ALDRIDGE v. GOOD, 241 Fed.Appx. 859 (3rd Cir. 2007)

John ALDRIDGE, Appellant v. David GOOD, Superintendent; Robert Miller, Plumber; Tony Baran, Maintenance Manager; William Archey, Fire Safety Officer.

No. 06-4887.United States Court of Appeals, Third Circuit.Submitted For Possible Dismissal Under 28 U.S.C. § 1915(e)(2)(B) June 21, 2007.
Filed: July 18, 2007.

[EDITOR’S NOTE: This case is unpublished as indicated by the issuing court.]

On Appeal From the United States District Court For the Western District of Pennsylvania (D.C. Civ. No. 05-cv-00253J), District Judge: Honorable Kim R. Gibson.

Before: MCKEE, FUENTES and VAN ANTWERPEN, Circuit Judges.


John Aldridge appeals from the United States District Court for the Western District of Pennsylvania’s order granting summary judgment in favor of the defendants. We will dismiss the appeal pursuant to 28 U.S.C.1915(e)(2)(B).

Aldridge alleges that his Eighth Amendment right to be free from cruel and unusual punishment was violated when he was exposed to asbestos during a maintenance repair at SCI-Cresson. Aldridge claims that Defendant Miller, a plumber at the prison, cut through an insulated pipe on December 8, 2004, in order to repair it. According to Aldridge, Miller failed to take precautions to contain the asbestos that came from the pipe, and the powdery substance “covered the floor and wall surfaces.” Miller left the pipe exposed and did not return to wrap the pipe until the next day.

The defendants filed a motion to dismiss, or alternatively, a motion for summary judgment, arguing, inter alia, that Aldridge had not exhausted administrative remedies. The District Court treated the motion as one for summary judgment and directed Aldridge to respond. Aldridge did. The magistrate judge agreed with the defendants that Aldridge failed to exhaust, and recommended that the defendants’ motion be granted. Over Aldridge’s objections, the District Court adopted the recommendation, granting summary judgment. This timely appeal followed.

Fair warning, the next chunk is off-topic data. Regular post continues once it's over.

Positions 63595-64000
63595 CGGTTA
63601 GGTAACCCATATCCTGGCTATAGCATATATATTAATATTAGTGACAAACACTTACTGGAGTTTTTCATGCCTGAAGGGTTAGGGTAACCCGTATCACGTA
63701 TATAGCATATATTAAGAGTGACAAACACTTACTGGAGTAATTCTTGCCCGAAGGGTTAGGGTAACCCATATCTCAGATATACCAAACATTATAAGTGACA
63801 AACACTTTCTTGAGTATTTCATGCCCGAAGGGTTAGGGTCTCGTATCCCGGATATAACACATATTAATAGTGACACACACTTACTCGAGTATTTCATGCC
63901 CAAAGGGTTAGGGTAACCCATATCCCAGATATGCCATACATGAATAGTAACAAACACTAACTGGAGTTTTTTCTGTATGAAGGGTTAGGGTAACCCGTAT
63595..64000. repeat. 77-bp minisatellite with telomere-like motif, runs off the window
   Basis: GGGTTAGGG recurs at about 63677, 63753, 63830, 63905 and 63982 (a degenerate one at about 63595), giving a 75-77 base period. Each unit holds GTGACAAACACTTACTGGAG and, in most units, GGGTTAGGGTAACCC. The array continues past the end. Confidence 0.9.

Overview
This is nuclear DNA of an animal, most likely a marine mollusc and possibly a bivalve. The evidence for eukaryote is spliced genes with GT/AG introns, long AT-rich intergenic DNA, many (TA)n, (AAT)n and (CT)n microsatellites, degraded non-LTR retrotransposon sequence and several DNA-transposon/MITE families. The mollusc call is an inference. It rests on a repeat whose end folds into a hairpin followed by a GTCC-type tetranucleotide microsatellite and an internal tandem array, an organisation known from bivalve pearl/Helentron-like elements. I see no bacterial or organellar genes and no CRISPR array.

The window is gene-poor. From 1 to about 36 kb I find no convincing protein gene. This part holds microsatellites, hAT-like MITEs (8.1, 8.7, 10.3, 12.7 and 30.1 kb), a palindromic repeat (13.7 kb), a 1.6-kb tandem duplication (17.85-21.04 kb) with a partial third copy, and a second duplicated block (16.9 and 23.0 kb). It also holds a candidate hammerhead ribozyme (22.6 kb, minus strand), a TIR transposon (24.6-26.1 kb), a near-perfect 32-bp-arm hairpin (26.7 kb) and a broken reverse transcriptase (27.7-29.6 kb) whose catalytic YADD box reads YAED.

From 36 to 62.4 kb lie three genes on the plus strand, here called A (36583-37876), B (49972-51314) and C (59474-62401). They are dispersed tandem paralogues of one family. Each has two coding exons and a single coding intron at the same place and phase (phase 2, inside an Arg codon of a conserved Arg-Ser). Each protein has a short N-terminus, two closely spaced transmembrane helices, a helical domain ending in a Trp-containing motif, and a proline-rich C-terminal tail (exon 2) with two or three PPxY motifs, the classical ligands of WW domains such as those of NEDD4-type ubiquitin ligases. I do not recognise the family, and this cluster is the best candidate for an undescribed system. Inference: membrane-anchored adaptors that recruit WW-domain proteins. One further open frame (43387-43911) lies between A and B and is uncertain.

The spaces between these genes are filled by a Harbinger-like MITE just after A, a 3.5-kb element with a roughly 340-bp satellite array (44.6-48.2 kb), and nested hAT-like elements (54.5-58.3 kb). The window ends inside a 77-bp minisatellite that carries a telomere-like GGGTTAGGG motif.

We exercise plenary review over the District Court’s decision to grant summary judgment. See Torres v. Fauver, 292 F.3d 141, 145 (3d Cir. 2002). Under 42 U.S.C. § 1997e(a), prisoners are required to exhaust

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available administrative remedies before bringing a civil rights action concerning prison conditions, regardless of whether these remedies can provide the inmate with the relief sought. See Booth v. Churner, 532 U.S. 731, 741, 121 S.Ct. 1819, 149 L.Ed.2d 958 (2001). The Pennsylvania Department of Corrections has a three-tier grievance system which serves as prisoners’ administrative remedy. See Spruill v. Gillis, 372 F.3d 218, 232 (3d Cir. 2004).

The record clearly reflects — and Aldridge concedes — that he did not pursue any steps in the available grievance procedure. Aldridge maintains that he is entitled to an exception for numerous reasons: he was ignorant of the law; by the time he had decided to take action the fifteen-day period had elapsed; a fellow inmate had already filed a grievance regarding the same situation; asking for grievance forms causes friction between inmates and officers; and, engaging in the grievance procedure would have “serve[d] no purpose to the relief he seeks. Despite Aldridge’s assertions, the exhaustion requirement is not excused. See Booth, 532 U.S. at 739-41, 121 S.Ct. 1819 (2001); Spruill, 372 F.3d at 227-30.

Because Aldridge did not exhaust administrative remedies as required by 42 U.S.C. § 1997e(a), the District Court properly granted summary judgment. Accordingly, the appeal lacks merit, and we will dismiss it pursuant to 28 U.S.C. § 1915(e)(2)(B).